Friday, October 10, 2014

Another Edwardian Slip

This slip is constructed from the same pattern I draped for the black slip. I used ivory silk dupioni, which is stiffer than taffeta and provides more fullness to the skirt. Because of the stiffness of the fabric, I chose only to make one bust ruffle rather than two (in contrast to the black slip):

I have another slip I wish to make from one of my old Butterick patterns and it will be used as the foundation undergarment for a sheer gown I have planned. I'm not quite sure which style from the pattern I'll be using or the materials (maybe a pink or green silk under cream lace..?). Nothing set, just ideas rolling around:

For construction pictures of this slip or the black slip, please visit my Flicker page. Blessings, my friends, and happy sewing!

Saturday, September 27, 2014

Little Things

Happy Autumn! Like most folks in the Northern Hemisphere, this time of year is my favorite, filled with birthday celebrations, harvest festivals, and holidays. Late August is the beginning of my busy time and it's usually occupied with holiday/event projects and canning. This year I allowed my gardens to lay fallow, so I bought my produce from Fulton Farms. I don't allow my gardens to lay fallow very often (mainly because I heavily compost my earth and my soil is very healthy), but it's good to give the land a breather - a year to recuperate. In the meantime, I feel naked, or rather empty, like something is missing, like I should be doing something - it's like when you graduate from high school and then the following school year starts, except for you. It's amazing how much of our habits define who we are and an odd sensation when a habit is removed from our routine, even if temporarily.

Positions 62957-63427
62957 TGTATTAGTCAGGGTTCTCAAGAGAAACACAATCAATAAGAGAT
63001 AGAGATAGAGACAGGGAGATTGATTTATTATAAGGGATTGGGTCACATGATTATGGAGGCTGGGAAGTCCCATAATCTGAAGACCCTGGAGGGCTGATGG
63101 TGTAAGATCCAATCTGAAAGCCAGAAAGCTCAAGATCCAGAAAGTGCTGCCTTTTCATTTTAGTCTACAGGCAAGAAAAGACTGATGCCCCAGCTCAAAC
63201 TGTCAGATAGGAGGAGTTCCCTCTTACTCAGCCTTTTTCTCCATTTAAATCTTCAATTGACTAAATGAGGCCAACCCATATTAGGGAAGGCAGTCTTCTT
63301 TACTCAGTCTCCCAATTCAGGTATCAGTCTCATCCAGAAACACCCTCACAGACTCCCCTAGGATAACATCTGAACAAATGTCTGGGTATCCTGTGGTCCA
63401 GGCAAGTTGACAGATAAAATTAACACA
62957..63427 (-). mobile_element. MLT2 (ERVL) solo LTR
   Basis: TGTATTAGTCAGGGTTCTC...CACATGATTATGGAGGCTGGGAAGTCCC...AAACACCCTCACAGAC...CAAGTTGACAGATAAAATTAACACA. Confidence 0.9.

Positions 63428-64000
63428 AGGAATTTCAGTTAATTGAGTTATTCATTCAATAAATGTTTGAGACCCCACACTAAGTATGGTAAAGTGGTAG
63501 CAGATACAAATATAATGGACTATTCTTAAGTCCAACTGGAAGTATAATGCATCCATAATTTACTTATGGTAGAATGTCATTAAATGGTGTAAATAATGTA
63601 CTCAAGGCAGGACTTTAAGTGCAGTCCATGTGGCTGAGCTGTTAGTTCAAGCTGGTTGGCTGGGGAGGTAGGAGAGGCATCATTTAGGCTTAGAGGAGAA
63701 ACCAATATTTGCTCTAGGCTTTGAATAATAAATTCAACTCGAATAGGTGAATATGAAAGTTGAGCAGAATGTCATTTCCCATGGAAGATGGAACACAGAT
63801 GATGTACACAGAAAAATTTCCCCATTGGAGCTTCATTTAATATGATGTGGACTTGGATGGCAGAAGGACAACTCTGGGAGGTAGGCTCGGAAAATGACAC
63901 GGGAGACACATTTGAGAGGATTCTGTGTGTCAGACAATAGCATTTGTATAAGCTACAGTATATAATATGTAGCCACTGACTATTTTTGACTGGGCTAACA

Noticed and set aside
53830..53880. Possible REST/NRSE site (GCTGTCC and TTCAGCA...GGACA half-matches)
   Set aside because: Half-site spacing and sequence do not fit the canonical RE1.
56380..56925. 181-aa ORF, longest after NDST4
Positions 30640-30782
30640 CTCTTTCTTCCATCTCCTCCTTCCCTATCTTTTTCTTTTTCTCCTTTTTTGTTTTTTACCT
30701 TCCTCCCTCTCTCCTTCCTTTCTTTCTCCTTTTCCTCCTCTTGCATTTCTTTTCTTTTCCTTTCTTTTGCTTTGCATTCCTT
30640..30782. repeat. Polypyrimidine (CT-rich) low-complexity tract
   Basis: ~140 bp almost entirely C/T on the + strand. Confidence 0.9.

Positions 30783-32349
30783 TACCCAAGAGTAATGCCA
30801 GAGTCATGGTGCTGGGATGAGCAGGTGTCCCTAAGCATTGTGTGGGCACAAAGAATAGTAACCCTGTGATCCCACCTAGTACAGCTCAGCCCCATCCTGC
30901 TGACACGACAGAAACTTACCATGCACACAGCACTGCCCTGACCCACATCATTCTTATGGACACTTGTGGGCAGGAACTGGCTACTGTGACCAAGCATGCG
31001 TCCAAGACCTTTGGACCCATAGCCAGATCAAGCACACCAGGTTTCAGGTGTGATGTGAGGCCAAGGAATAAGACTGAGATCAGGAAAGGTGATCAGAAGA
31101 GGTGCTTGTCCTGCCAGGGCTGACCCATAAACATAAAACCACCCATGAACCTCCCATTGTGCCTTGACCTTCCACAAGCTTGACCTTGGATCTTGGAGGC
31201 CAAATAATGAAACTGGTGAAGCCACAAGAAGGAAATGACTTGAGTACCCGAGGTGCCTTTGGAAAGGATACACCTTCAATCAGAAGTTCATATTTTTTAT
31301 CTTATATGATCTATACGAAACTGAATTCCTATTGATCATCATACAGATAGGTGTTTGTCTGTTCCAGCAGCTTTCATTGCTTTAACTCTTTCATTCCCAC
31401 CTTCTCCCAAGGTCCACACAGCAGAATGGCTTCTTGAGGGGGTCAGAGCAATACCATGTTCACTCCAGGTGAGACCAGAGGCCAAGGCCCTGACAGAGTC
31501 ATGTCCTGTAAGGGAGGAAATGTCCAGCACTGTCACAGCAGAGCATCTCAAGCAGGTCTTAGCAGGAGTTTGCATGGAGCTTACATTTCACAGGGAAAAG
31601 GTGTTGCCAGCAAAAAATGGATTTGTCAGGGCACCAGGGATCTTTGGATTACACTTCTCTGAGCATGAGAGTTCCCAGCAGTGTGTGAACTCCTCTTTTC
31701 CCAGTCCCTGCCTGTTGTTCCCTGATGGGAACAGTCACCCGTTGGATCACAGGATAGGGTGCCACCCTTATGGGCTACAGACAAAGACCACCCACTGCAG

Despite my gardening homesickness, there are many little things, wonderful things, that make me smile and elicit happiness, including the change of season and...

Frankenberry Cereal:

Kroger's had like six skids of Booberry, Count Chocula, and Frankenberry, the best seasonal cereal on the face of the planet, for $2.49 a box (nom nom nom)!

Roasted Pumpkin: 

I baked a few Cutie Pies in the oven, mashed and froze the pulp; then, I soaked the seeds in a salt brine, dried them out on a towel, coated them with butter, salt, pepper, garlic and onion salt, and gave them a good roasting. Everything else went into the compost pile...

Stinky Eggs, Beer Sausage, and Plum Preserves:

My Eastern European heritage requires of me that all things must be pickled (*snort*) - meat, veggies, fruit, and whatever else I can stuff in a jar and cover with brine...

Seasonal Projects and Decorating:

I made Fall runners for my tables. I have Halloween runners, but let's observe one month (and its corresponding holiday) at a time, shall we?

Thrift Store Treasures:

How about a 1960's Christian Dior suit in a size 14 (*squee!*)? 

Wishing you a wonderful Autumn season and the happiness of little things! Blessings and happy sewing!

Monday, September 8, 2014


In August, my oldest daughter, Sydney, had the pleasure of showing her fabulous photography at RAW: Columbus. RAW is an organization managed by seasoned artists who mentor and promote promising new artists. The organization showcases craft professionals from all genres in more than 60 cities across the United States, Australia, Canada, and England.